Internet Addiction Spawns US Treatment Programs
When Danny Reagan was 13, he began exhibiting signs of what doctors usually associate with drug addiction. He became agitated, secretive and withdrew from friends. He had quit baseball and Boy Scouts, and he stopped doing homework and showering. But he was not using drugs. He was hooked on YouTube and video games, to the point where he could do nothing else. As doctors would confirm, he was addicted to his electronics. “After I got my console, I kind of fell in love with it,” Danny, now 16 and a junior in a Cincinnati high school, said. “I liked being able to kind of shut everything out and just relax.” Danny was different from typical plugged-in American teenagers. Psychiatrists say internet addiction, characterized by a loss of control over internet use and disregard for the consequences of it, affects up to 8 percent of Americans and is becoming more common around the world.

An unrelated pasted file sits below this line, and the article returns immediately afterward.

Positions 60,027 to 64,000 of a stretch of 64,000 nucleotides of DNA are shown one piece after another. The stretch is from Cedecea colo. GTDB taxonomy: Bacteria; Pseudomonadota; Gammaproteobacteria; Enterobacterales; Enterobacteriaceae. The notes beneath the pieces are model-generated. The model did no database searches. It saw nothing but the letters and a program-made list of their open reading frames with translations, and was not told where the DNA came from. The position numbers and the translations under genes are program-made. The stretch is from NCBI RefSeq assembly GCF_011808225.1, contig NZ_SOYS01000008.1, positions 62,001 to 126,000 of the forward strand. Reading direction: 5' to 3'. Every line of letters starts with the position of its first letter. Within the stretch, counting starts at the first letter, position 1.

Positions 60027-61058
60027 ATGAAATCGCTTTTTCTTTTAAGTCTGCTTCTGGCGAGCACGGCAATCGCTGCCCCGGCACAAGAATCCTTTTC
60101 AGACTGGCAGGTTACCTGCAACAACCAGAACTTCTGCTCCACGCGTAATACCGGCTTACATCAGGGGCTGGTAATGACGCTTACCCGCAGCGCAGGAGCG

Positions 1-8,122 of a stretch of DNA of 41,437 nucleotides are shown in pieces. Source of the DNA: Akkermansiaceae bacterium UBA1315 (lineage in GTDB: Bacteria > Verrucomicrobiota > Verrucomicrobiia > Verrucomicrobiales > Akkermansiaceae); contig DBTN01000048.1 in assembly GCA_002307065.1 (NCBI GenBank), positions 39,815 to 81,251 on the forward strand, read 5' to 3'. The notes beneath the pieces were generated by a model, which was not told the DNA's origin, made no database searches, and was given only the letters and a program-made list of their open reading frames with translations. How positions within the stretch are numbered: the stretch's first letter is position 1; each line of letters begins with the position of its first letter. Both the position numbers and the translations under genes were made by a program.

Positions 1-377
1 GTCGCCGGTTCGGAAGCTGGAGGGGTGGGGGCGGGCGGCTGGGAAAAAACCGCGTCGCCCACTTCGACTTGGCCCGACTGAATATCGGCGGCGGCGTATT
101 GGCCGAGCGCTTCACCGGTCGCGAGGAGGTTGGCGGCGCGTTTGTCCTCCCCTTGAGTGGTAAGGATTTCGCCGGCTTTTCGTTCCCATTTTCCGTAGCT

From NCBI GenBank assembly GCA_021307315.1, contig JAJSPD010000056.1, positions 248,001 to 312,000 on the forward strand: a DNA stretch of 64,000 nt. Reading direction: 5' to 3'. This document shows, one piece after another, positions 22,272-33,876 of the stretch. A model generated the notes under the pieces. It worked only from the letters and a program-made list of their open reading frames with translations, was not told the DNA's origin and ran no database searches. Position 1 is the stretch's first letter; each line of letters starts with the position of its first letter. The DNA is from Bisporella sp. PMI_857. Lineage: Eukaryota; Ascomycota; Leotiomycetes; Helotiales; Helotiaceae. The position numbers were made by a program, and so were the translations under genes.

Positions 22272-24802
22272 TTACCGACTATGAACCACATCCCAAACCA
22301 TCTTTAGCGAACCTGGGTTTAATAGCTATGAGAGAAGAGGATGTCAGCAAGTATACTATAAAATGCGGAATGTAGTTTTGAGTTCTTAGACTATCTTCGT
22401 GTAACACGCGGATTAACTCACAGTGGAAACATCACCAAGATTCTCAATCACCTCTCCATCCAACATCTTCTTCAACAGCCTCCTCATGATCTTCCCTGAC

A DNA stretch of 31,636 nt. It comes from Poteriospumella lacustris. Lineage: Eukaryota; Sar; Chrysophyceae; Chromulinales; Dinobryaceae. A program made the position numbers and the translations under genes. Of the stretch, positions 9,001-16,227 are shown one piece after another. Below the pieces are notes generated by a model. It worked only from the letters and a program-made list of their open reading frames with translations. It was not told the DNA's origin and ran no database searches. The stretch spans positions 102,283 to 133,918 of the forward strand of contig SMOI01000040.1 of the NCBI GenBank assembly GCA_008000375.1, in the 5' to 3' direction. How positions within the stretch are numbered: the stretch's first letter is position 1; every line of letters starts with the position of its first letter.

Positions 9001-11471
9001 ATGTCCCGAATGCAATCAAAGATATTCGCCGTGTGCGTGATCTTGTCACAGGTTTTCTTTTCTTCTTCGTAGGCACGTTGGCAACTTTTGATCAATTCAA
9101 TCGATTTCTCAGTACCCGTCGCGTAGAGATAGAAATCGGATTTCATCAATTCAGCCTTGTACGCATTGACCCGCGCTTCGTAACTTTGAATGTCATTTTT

“We’re all mildly addicted. I think that’s obvious to see in our behavior,” said psychiatrist Kimberly Young, who has led the field of research since founding the Center for Internet Addiction in 1995. “It becomes a public health concern obviously as health is influenced by the behavior.” At first, Danny’s parents took him to doctors and made him sign contracts pledging to limit his internet use. The “Reboot” program at the Lindner Center for Hope offers inpatient treatment for 11 to 17-year-olds who, like Danny, have addictions including online gaming, gambling, social media, pornography and sexting, often to escape from symptoms of mental illnesses such as depression and anxiety. Reboot patients spend 28 days at a suburban facility equipped with 16 bedrooms, classrooms, a gym and a dining hall. They undergo diagnostic tests, psychotherapy, and learn to moderate their internet use.